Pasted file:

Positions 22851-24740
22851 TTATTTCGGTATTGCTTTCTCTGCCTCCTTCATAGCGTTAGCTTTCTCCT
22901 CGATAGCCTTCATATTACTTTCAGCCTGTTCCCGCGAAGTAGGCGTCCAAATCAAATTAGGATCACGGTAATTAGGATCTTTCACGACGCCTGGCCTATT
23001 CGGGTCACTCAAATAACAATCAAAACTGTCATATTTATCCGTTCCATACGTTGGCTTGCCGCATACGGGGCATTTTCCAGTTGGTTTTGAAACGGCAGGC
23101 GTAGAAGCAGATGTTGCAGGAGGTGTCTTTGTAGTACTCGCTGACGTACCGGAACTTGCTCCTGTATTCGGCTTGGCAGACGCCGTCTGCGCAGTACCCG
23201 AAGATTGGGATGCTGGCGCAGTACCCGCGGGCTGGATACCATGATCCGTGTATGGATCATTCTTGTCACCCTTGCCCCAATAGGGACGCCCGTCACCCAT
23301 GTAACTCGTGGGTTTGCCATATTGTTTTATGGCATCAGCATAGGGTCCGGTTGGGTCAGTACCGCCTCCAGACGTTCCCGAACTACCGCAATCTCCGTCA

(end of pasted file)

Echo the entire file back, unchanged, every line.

Positions 22851-24740
22851 TTATTTCGGTATTGCTTTCTCTGCCTCCTTCATAGCGTTAGCTTTCTCCT
22901 CGATAGCCTTCATATTACTTTCAGCCTGTTCCCGCGAAGTAGGCGTCCAAATCAAATTAGGATCACGGTAATTAGGATCTTTCACGACGCCTGGCCTATT
23001 CGGGTCACTCAAATAACAATCAAAACTGTCATATTTATCCGTTCCATACGTTGGCTTGCCGCATACGGGGCATTTTCCAGTTGGTTTTGAAACGGCAGGC
23101 GTAGAAGCAGATGTTGCAGGAGGTGTCTTTGTAGTACTCGCTGACGTACCGGAACTTGCTCCTGTATTCGGCTTGGCAGACGCCGTCTGCGCAGTACCCG
23201 AAGATTGGGATGCTGGCGCAGTACCCGCGGGCTGGATACCATGATCCGTGTATGGATCATTCTTGTCACCCTTGCCCCAATAGGGACGCCCGTCACCCAT
23301 GTAACTCGTGGGTTTGCCATATTGTTTTATGGCATCAGCATAGGGTCCGGTTGGGTCAGTACCGCCTCCAGACGTTCCCGAACTACCGCAATCTCCGTCA